Esure Group (LSE: ESUR) has put in an outstanding performance this year. Year-to-date shares in the company have risen 46% excluding dividends. Including income, the return is more than 51%. After these gains, shares in the company look relatively expensive trading at a forward P/E of 16.9, but they could still head higher.
City analysts have pencilled in earnings per share growth of 15% for Esure next year, putting the company on a 2018 P/E of 14.7, which isn’t so demanding. At the same time, the shares are set to yield 4.1% this year and 4.5% for 2018. Even if the shares go nowhere over the next 24 months, this dividend income will still provide investors with a juicy 8.5% return and with the payout covered 1.5 times by earnings per share, there’s scope for a special dividend as well.
Rupert does not own shares in Esure.
Bilaal Mohamed: GKN
My top stock for July is global engineering group GKN (LSE: GKN). The Redditch-based firm serves both the automotive and aerospace markets, with the latter expected to cash in on Donald Trump’s push for increased military spending in the coming years.
The new commander-in-chief has vowed to increase spending on infrastructure and defence, and this had helped many defence and engineering stocks to rally since last November’s bizarre US election result.
GKN’s share price has performed well over the past year, rising 28%, but I still see further upside over the longer term, with rising earnings leaving the shares trading on a very modest P/E rating of just 10 for 2017.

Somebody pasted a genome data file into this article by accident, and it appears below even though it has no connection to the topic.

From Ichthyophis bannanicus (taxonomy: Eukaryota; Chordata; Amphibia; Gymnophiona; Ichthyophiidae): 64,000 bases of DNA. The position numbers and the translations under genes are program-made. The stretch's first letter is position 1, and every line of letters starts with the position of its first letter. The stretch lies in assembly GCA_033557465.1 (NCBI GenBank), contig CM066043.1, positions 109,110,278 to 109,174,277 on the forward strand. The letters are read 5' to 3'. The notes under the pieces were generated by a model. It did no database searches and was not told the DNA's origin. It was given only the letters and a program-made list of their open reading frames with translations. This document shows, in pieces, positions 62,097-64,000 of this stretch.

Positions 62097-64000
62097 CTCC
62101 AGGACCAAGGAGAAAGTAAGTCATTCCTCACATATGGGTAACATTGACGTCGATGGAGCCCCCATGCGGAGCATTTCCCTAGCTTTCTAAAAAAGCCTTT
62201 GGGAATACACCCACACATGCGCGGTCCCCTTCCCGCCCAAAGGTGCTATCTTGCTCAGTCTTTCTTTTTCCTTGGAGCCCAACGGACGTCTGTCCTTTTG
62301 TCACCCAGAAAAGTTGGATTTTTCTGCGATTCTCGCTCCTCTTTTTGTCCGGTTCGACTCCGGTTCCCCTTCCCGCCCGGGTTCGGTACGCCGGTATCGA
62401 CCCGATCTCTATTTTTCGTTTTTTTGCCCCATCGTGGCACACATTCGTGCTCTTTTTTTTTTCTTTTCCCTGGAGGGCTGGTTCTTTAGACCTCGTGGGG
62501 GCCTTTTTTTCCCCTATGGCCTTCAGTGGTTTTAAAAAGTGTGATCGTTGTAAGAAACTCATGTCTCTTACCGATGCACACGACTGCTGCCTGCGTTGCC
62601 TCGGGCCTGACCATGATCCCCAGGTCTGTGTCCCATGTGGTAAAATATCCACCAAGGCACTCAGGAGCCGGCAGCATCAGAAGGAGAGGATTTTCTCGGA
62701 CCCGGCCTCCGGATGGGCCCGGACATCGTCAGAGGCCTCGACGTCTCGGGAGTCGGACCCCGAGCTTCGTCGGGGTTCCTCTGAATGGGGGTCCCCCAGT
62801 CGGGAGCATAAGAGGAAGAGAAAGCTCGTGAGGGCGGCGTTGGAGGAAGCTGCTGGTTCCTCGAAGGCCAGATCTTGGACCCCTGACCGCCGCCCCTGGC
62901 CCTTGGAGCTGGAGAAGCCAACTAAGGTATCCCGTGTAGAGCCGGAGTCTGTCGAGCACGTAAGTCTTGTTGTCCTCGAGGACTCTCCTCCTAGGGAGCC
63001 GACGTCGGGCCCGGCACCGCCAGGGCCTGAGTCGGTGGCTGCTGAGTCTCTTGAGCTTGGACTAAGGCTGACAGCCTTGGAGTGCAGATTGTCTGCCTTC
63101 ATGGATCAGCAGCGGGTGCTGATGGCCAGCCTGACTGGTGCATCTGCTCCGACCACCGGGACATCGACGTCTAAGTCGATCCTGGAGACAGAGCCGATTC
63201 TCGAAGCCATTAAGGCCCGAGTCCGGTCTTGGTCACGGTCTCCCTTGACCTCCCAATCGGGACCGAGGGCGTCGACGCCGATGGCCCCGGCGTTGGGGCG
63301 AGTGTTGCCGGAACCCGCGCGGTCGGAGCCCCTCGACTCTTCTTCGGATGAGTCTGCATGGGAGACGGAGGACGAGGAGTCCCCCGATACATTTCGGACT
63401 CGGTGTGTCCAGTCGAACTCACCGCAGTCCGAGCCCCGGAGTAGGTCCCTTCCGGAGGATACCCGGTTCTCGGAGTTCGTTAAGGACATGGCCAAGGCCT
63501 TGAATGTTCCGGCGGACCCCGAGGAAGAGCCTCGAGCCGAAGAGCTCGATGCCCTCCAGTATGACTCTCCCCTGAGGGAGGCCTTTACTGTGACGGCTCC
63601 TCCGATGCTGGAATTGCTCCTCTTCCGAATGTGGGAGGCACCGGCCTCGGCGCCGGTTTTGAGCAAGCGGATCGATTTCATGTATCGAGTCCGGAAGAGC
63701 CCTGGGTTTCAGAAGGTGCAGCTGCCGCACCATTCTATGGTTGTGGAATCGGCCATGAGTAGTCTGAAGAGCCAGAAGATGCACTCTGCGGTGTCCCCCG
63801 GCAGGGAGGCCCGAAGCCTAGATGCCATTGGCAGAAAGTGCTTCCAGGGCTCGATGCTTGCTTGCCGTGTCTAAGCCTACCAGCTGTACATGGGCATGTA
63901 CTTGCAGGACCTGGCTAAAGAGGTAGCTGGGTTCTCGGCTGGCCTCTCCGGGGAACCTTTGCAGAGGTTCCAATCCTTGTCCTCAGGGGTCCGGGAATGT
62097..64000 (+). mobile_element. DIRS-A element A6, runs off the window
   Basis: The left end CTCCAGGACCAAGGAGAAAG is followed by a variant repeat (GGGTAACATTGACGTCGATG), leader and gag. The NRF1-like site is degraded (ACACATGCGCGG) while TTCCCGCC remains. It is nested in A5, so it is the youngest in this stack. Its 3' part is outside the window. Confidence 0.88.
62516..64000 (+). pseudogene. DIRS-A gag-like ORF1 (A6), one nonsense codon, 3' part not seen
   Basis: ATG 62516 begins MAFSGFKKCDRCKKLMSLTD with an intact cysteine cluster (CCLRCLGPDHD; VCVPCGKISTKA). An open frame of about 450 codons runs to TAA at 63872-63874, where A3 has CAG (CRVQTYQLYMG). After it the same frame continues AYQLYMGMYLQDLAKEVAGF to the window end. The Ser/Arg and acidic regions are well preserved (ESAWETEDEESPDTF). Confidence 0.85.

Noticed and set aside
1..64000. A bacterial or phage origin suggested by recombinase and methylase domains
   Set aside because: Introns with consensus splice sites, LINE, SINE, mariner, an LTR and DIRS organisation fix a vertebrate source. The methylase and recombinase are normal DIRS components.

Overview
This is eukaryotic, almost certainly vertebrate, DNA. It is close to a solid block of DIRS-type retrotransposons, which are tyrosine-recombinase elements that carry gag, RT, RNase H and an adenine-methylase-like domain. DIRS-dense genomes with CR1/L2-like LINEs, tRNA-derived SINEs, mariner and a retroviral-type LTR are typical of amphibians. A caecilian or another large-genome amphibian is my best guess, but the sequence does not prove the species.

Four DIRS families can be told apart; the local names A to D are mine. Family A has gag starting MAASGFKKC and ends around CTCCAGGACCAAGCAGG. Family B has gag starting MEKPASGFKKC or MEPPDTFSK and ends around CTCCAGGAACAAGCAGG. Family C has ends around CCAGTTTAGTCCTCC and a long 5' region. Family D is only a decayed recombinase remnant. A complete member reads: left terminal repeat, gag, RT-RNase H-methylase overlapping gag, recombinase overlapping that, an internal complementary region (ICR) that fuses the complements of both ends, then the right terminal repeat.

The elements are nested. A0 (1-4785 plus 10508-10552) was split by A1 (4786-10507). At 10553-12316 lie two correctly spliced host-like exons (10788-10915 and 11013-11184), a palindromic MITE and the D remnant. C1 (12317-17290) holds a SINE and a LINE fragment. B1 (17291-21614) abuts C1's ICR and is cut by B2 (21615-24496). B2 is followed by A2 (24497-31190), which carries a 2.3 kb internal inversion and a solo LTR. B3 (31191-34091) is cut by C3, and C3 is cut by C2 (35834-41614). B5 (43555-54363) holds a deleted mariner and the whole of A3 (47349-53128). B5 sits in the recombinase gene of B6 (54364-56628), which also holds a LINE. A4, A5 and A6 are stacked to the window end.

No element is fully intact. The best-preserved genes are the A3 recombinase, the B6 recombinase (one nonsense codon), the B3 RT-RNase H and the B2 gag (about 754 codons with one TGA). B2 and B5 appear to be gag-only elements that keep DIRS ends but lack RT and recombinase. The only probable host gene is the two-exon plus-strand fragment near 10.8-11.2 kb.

Bilaal has no position in any shares mentioned.
G A Chester: Imperial Brands
Tobacco group Imperial Brands (LSE: IMB) currently looks excellent value to me. Its shares have fallen back from a spring high of near £40, giving investors today an opportunity to ‘buy on a dip’.
Imperial trades on a forward 12-month P/E of 12.9. This is markedly better value than the 18.4 sported by its FTSE 100 peer British American Tobacco. In addition, Imperial’s dividend yield is a generous 4.9% — compared with its rival’s market-average 3.5% — and the board is committed to increasing the payout by at least 10% a year for the foreseeable future. What’s not to like?
G A Chester has no position in Imperial Brands or British American Tobacco.
Roland Head: Morgan Sindall Group
Infrastructure and construction group Morgan Sindall Group (LSE: MGNS) has climbed 73% so far this year, taking the shares to a post-2007 high of 1,288p. It would be easy to dismiss this stock as a missed opportunity, but I believe there could still be more to come.
The company’s strong growth this year has come on the back of multiple earnings upgrades. Morgan Sindall stock doesn’t look overly expensive to me, on a forecast P/E of 13.5 and with a prospective yield of 3.1%.
An interim earnings report is due early in August. Expectations of a strong performance could well drive the shares higher in July.
Roland owns shares of Morgan Sindall
Kevin Godbold: N Brown Group